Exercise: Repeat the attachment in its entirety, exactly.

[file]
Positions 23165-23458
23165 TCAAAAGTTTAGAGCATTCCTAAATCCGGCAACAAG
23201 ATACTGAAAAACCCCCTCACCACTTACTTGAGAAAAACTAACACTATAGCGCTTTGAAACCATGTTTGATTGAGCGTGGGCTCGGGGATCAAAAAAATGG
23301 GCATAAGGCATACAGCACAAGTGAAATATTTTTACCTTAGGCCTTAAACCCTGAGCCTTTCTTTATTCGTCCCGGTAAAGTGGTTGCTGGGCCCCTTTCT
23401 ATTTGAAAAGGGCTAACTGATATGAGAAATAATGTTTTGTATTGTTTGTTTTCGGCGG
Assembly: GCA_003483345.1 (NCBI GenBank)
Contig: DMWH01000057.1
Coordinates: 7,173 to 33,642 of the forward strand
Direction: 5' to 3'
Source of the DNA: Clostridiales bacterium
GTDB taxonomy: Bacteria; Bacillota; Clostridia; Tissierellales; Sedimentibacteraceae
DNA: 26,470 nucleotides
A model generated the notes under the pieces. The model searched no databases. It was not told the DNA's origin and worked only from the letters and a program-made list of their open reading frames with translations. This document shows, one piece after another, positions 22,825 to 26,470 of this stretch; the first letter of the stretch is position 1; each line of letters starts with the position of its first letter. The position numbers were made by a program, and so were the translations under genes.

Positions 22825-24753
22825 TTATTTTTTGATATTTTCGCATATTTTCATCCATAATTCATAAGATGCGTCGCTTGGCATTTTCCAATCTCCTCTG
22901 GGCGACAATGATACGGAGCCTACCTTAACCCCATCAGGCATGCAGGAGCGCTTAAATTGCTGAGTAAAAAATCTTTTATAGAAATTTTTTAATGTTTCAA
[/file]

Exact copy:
Positions 23165-23458
23165 TCAAAAGTTTAGAGCATTCCTAAATCCGGCAACAAG
23201 ATACTGAAAAACCCCCTCACCACTTACTTGAGAAAAACTAACACTATAGCGCTTTGAAACCATGTTTGATTGAGCGTGGGCTCGGGGATCAAAAAAATGG
23301 GCATAAGGCATACAGCACAAGTGAAATATTTTTACCTTAGGCCTTAAACCCTGAGCCTTTCTTTATTCGTCCCGGTAAAGTGGTTGCTGGGCCCCTTTCT
23401 ATTTGAAAAGGGCTAACTGATATGAGAAATAATGTTTTGTATTGTTTGTTTTCGGCGG
Assembly: GCA_003483345.1 (NCBI GenBank)
Contig: DMWH01000057.1
Coordinates: 7,173 to 33,642 of the forward strand
Direction: 5' to 3'
Source of the DNA: Clostridiales bacterium
GTDB taxonomy: Bacteria; Bacillota; Clostridia; Tissierellales; Sedimentibacteraceae
DNA: 26,470 nucleotides
A model generated the notes under the pieces. The model searched no databases. It was not told the DNA's origin and worked only from the letters and a program-made list of their open reading frames with translations. This document shows, one piece after another, positions 22,825 to 26,470 of this stretch; the first letter of the stretch is position 1; each line of letters starts with the position of its first letter. The position numbers were made by a program, and so were the translations under genes.

Positions 22825-24753
22825 TTATTTTTTGATATTTTCGCATATTTTCATCCATAATTCATAAGATGCGTCGCTTGGCATTTTCCAATCTCCTCTG
22901 GGCGACAATGATACGGAGCCTACCTTAACCCCATCAGGCATGCAGGAGCGCTTAAATTGCTGAGTAAAAAATCTTTTATAGAAATTTTTTAATGTTTCAA